World Mental Health Day: how to enhance your wellbeing in Manchester

October 10 2017 is World Mental Health Day. Created by The World Health Organisation to increase awareness about the importance of our mental wellbeing, the theme this year is ‘mental health in the workplace’.

Anyone can face a mental health problem. According to the charity Mind, an estimated 1 in 4 people in the UK will experience a mental health problem each year, with 1 in 6 people reporting experiencing depression or anxiety in any given week.

Earlier this year, Greater Manchester Mayor Andy Burnham expressed his determination to end the stigma around mental health.

A multi-million pound action plan was launched, with £134m set to boost mental health services – with nearly 60% of that sum intended to support the needs of children.

Whether you have a diagnosed condition or just want to maintain your wellbeing, there is lots of support available in Manchester if you know where to look. Make the most of it.

Mental wellbeing courses

Heads Up is a Manchester-based project offering three different courses for mental health support – Wellbeing, Art and Communication.  You don’t need a specific diagnosis to attend. If you have been feeling down, stressed or anxious recently, these classes may be ideal for you. Each is at least five weeks long, offers one to one support and follows the 5 Ways to Wellbeing Model, a proven pathway for better mental health. For more information and to book, click here.

Drop-in support centres

The Horsfall is a mental wellbeing centre inspired by the Ancoats Art Museum, a 19th century experiment set up by Thomas Horsfall who wanted to promote better wellbeing by connecting people with culture, arts and nature. Operated by the charity 42nd Street, The Horsfall is a safe space for people to go, home to a number of events, resources and workshops, and is particularly known for its opportunities for young people.

Try meditation and yoga

Research suggests that the ancient practices of yoga and meditation can regulate our responses to stress and can be beneficial for our mental health. Once you have picked up the basics, it’s easy to practise at home. If you prefer classes, there are plenty to choose from. The Buddhist Centre in The Northern Quarter has regular taster sessions both at lunchtime and in the evenings.  The YogaLife Project founded by Mick Timpson is an enterprise based in Chorlton visiting workplaces to teach employees the most helpful techniques for their situation.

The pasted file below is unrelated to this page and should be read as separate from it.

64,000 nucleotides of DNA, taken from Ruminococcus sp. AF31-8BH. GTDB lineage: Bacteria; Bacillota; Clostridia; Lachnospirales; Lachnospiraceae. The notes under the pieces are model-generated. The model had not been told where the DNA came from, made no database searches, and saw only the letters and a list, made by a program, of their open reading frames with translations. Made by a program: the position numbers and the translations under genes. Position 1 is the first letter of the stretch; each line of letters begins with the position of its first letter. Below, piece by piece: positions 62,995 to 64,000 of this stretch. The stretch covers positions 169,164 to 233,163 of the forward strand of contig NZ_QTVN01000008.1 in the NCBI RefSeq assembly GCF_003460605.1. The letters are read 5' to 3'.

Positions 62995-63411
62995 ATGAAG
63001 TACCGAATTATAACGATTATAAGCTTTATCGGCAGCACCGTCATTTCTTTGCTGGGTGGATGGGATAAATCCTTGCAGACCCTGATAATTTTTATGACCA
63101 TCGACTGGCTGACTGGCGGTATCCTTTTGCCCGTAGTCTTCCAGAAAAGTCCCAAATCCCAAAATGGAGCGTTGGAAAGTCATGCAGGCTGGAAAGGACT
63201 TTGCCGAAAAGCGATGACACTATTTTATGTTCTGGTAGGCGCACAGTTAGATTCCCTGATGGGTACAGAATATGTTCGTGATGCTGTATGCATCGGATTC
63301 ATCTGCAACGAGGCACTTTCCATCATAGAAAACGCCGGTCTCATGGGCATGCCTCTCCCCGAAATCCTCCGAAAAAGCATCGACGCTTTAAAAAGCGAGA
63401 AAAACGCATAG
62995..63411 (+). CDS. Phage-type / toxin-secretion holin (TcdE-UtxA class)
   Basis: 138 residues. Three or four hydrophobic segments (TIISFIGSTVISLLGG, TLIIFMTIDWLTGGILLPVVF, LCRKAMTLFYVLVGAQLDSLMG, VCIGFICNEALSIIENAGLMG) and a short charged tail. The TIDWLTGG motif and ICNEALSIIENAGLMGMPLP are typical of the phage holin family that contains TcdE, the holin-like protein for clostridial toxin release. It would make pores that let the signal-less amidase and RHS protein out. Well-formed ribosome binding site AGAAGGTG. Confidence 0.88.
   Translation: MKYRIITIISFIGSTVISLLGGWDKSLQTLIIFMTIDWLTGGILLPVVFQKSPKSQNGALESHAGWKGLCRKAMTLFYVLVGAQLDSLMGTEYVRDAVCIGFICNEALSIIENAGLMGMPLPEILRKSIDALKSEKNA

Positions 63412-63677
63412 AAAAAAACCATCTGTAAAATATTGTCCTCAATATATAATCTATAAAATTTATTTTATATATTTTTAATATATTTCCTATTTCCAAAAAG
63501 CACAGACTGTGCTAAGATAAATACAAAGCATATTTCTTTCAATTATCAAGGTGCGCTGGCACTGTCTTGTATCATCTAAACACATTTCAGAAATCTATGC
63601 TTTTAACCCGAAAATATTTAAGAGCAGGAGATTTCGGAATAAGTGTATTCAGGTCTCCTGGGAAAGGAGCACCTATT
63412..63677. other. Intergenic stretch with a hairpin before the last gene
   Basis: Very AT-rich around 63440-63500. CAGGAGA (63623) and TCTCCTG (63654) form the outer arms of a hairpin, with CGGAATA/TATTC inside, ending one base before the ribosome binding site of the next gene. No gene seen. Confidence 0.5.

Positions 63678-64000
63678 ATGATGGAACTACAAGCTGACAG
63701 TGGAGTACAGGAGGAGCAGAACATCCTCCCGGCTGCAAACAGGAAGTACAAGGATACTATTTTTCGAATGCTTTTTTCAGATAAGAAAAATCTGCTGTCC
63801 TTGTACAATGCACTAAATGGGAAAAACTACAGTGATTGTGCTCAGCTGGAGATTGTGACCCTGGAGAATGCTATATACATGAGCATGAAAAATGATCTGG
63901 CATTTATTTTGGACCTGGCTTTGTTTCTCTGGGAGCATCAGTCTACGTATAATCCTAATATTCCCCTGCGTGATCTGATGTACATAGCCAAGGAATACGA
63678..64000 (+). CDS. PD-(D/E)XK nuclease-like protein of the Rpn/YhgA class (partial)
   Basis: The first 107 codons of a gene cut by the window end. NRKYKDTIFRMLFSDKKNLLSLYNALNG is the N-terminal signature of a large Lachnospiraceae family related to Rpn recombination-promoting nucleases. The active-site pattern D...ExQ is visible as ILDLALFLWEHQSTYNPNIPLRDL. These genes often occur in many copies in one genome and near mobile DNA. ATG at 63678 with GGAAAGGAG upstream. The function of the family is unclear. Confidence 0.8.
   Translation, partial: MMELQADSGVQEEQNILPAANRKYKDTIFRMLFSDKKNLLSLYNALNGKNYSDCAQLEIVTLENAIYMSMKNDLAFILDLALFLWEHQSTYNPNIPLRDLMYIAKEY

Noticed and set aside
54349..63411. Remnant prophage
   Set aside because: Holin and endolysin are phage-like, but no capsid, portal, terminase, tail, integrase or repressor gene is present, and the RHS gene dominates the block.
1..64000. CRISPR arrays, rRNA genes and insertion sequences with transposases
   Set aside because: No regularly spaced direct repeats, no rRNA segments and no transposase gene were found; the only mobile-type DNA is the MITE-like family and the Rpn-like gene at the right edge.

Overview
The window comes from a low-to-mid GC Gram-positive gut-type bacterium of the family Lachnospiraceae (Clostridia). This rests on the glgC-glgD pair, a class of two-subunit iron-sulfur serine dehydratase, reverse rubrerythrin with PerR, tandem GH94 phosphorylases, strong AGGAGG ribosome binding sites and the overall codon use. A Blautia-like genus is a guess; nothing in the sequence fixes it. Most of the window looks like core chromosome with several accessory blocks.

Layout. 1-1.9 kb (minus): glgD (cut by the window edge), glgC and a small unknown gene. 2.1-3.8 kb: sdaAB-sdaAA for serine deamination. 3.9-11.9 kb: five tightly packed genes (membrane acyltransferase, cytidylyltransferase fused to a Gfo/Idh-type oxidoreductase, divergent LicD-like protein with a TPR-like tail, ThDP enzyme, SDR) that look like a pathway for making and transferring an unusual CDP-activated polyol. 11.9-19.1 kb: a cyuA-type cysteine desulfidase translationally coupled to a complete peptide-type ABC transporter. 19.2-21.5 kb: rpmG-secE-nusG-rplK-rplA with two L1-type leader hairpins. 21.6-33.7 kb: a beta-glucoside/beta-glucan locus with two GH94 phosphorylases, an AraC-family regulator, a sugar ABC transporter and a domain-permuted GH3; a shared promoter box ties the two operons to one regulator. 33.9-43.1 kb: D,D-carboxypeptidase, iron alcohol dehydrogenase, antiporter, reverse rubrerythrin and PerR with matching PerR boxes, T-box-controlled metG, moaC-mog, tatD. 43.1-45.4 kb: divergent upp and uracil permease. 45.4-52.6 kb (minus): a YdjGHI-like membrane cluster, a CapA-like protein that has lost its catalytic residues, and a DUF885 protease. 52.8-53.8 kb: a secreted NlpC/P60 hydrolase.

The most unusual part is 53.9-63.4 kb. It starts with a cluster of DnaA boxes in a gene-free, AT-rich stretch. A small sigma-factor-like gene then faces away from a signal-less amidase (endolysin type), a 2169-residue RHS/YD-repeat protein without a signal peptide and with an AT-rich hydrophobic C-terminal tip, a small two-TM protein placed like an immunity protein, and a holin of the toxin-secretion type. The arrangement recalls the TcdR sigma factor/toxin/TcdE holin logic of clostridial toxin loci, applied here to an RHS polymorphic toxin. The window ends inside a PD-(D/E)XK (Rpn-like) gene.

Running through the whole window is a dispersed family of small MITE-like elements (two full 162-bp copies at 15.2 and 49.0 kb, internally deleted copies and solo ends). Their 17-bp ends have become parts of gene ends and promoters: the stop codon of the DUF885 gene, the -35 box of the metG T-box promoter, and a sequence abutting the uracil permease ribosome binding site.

See something amazing

Watching a show and opening up your perspective can be a big positive for your mental health. There are many productions coming your way in Manchester which will have you thinking. At the innovative arts space 53two this week, there’s a swinging 60s-styled show Days of Wine and Roses, whilst next week Stay Happy Keep Smiling explores the emotional lives of ordinary people after an extraordinary event. HOME is somewhere to experience mind-opening film and theatre such as Mobile, a show set in a caravan based on interview material gathered from across the UK and giving unique insight into people’s real lives.

Get active

Evidence suggests regular physical activity can improve the quality of life of people experiencing mental health problems, can increase our self-esteem and can reduce stress and anxiety. Even a short burst of 10 minutes’ brisk walking increases our mental alertness, energy and positive mood. So get walking, get running, get cycling or join a gym. Get the rest of October for FREE when you join Nuffield Health in The Printworks.

On campus

An estimated one in three young adults experiences mental health issues. Manchester is known for its huge student population – and there is plenty of support available too. At The University of Manchester, there will be a special day of events on 10 October including a Mental Health Fair held at University Place 11am-4pm. At Manchester Metropolitan University there will be special wellbeing café in the Business School.


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